ANNOUNCER: Hepatitis B is a viral infection of the liver that affects over a million Americans. Found in blood and certain body fluids, the hepatitis B virus can be spread in a number of ways.
EMMET KEEFFE, MD: Most of hepatitis B is spread by sexual contact with an infected individual or by use of intravenous drugs. Fortunately, our blood supply now has been clean from hepatitis B. All blood donors are checked for hepatitis B. If that blood unit's positive, it's discarded. So blood now is only an extremely rare way that hepatitis B can be spread.
Hepatitis B can also be spread by needle sticks, so physicians and nurses and other health care workers are at risk, but fortunately most health care workers now have become vaccinated to eliminate the risk for hepatitis B.
ANNOUNCER: Sharing personal products with an infected person can also be a mode of transmission.
EMMET KEEFFE, MD: We know that hepatitis B is a virus that is in blood. So we counsel patients not to share any personal items that might have particles of blood on them. The virus may last for a while on surfaces, so you don't want to share a razor or a toothbrush with a partner who you know has hepatitis B.
ANNOUNCER: People at higher risk for hepatitis B include men who have sex with other men, children of immigrants from countries with high hepatitis B rates, such as Asia and India, and children born to infected mothers. But hepatitis B is often an under-diagnosed disease because infected people can often show no symptoms and can live for years without knowing they have the disease.
EMMET KEEFFE, MD: There are about 150 to 300,000 new cases per year in the US. Most individuals are asymptomatic. They don't know they're infected. Hepatitis B might also be identified when you go to get your first life insurance policy, or if you're a good soul and you go to become a blood donor, you'll be notified by the blood bank that you have hepatitis B. So the first detection is often quite coincidental.
ANNOUNCER: This "coincidental detection" occurs because hepatitis B presents in two phases. In an "acute" infection, people often are ill with flu-like symptoms. The acute symptoms usually go away by themselves over a short period of time, but may lead to a "chronic" infection, which is usually more serious. Chronic infections may last a lifetime and can result in cirrhosis of the liver, potentially leading to cancer of the liver or liver failure.
EMMET KEEFFE, MD: When hepatitis B occurs acutely in a child, it's often asymptomatic. When it occurs in an adult, 50 percent or more will have symptoms, and the symptoms are typically flulike symptoms, and if it's severe, there may be jaundice.
EMMET KEEFFE, MD: When you're infected with acute hepatitis B as an adult, there's a 95 to 98 percent chance the virus will go away. But on the flip side there's a 2 to 5 percent chance that you will contract chronic hepatitis B.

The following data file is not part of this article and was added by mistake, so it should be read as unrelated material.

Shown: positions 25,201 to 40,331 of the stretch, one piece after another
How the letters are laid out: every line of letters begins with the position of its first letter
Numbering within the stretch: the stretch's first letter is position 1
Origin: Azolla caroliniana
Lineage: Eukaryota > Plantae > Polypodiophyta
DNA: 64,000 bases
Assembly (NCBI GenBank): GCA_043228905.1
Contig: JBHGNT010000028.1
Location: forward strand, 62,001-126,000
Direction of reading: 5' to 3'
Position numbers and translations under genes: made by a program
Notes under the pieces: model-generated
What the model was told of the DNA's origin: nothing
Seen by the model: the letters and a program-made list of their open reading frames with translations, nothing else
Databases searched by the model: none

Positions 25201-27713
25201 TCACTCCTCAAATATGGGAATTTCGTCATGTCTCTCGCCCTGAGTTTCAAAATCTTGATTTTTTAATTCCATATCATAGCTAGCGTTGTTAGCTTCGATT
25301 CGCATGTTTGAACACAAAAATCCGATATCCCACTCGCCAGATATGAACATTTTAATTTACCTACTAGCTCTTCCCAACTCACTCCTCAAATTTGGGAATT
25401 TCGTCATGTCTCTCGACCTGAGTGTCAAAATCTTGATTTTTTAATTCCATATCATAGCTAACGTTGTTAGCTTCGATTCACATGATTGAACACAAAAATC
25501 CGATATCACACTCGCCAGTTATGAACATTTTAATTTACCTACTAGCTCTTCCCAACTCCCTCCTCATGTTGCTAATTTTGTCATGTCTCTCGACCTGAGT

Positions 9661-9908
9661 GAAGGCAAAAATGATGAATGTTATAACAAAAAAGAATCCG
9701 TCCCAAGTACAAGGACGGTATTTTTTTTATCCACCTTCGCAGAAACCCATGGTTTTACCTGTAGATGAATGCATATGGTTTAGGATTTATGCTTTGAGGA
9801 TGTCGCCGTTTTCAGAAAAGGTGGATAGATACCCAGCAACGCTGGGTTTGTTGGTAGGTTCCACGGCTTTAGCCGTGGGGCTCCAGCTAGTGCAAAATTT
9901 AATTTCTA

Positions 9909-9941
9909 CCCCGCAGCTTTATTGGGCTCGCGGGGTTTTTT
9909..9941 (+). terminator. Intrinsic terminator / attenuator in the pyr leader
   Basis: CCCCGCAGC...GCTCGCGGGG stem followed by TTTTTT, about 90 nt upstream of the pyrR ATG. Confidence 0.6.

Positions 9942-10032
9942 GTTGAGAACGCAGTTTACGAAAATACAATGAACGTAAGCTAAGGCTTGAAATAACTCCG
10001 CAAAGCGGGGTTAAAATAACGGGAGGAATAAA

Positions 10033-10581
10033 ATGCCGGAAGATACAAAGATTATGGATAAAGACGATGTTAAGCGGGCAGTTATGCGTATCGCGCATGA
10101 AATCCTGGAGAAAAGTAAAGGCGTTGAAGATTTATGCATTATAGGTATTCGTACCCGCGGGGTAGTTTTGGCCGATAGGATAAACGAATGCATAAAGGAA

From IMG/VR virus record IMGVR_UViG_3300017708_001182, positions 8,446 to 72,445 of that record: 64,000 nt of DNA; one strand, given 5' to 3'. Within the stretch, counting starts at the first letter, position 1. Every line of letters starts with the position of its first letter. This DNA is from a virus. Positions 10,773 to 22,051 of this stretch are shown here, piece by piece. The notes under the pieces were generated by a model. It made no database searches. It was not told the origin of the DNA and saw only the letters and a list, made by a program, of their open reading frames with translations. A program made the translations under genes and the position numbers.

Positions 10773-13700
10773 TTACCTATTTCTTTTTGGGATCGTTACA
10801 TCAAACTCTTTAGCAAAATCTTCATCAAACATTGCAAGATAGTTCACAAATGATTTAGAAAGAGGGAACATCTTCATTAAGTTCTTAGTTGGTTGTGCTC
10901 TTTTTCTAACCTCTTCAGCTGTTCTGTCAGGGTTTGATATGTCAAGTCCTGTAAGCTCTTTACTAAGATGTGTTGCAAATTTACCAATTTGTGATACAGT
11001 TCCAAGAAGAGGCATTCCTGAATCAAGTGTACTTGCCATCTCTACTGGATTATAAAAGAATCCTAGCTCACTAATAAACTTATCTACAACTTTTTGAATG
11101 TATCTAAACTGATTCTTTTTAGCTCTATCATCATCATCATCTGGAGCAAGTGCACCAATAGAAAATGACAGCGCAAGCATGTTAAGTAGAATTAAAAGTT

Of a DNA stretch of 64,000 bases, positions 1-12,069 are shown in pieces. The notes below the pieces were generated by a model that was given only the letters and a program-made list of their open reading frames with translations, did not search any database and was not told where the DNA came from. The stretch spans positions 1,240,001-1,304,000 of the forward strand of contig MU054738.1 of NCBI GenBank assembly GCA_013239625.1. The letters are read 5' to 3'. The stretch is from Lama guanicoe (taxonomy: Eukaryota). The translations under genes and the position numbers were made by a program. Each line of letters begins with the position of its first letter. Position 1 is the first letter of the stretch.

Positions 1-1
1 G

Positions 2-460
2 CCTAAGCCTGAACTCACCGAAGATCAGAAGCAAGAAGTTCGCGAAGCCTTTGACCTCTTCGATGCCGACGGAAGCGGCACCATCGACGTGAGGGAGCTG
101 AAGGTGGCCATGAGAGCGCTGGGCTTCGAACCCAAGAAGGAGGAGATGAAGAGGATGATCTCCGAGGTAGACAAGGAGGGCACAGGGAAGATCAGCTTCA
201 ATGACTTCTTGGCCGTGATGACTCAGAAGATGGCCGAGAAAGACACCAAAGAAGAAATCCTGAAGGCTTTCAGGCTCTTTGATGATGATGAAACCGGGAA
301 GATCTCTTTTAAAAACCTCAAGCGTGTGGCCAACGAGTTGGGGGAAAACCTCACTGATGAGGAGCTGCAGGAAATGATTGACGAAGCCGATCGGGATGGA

About one in 300 in the case of acute hepatitis B, may progress to what we call fulminant, or severe, hepatitis B and need to be considered for liver transplantation and are at risk for sudden death. That, fortunately, is rare.
ANNOUNCER: For people at high risk, there is a vaccine available for hepatitis B. It was first developed in the early 1980's, but the Center for Disease Control guidelines have evolved over time.
EMMET KEEFFE, MD: The first recommendations were that all individuals at increased risk get vaccinated. Later, the CDC realized if we're really going to try to eradicate hepatitis B in the United States, we have to vaccinate all newborns. So the current recommendations for vaccination are that all newborn children be vaccinated against hepatitis B and that there be catchup vaccination for adolescents and young adults.
ANNOUNCER: If a person is infected with hepatitis B, several treatments have been developed to combat the virus.
EMMET KEEFFE, MD: Now, the case of hepatitis B, we have for treatment not only interferon, but pegylated interferon is approaching licensure, because the studies so far have been completed show promising results.
But we also have two oral agents, pills that are taken once a day. One is called lamivudine. The trade name is Epivir. And the other drug is called adefovir. Trade name is Hepsera. And both of those drugs are quite effective against hepatitis B.
ANNOUNCER: Despite the progress made in fighting hepatitis B, there are still certain myths and misconceptions about the disease that keep people at high risk from getting tested and treated.
EMMET KEEFFE, MD: Some of the mistakes I see with hepatitis are, in the case of my Asian population, a certain nonchalance, if you will, about hepatitis B, because many of the Asian people in our communities know that, "Mom has hepatitis B. My sister has hepatitis B. We all feel well, and I don't need to see a doctor or be tested."
The other error I see probably in hepatitis is lack of the recognition of how easily hepatitis B is spread by sexual contact. People all fear HIV or AIDS, but what is not widely known is that hepatitis B is the most easily spread virus by sexual contact.
The main thing I want people with hepatitis to know is that we have made tremendous progress in the past ten years, both diagnostically and therapeutically. We have now quite sophisticated tests. We more intelligently use liver biopsies in order to help patients and doctors make the right decisions, and we've had remarkable progress in therapy.
Around 7-8 per cent of the world’s population is estimated to be infected with
hepatitis B virus. It is mostly spread by blood and sexual transmission. In endemic areas, the carrier rate may be 10-20 per cent. It is often acquired at birth or in childhood, and is endemic in areas of Africa and Asia. Chronic hepatitis B virus carriers have a 100-fold greater chance of developing liver cancer than non-carriers.
aadautech, a cancer drug discovery and therapeutics blog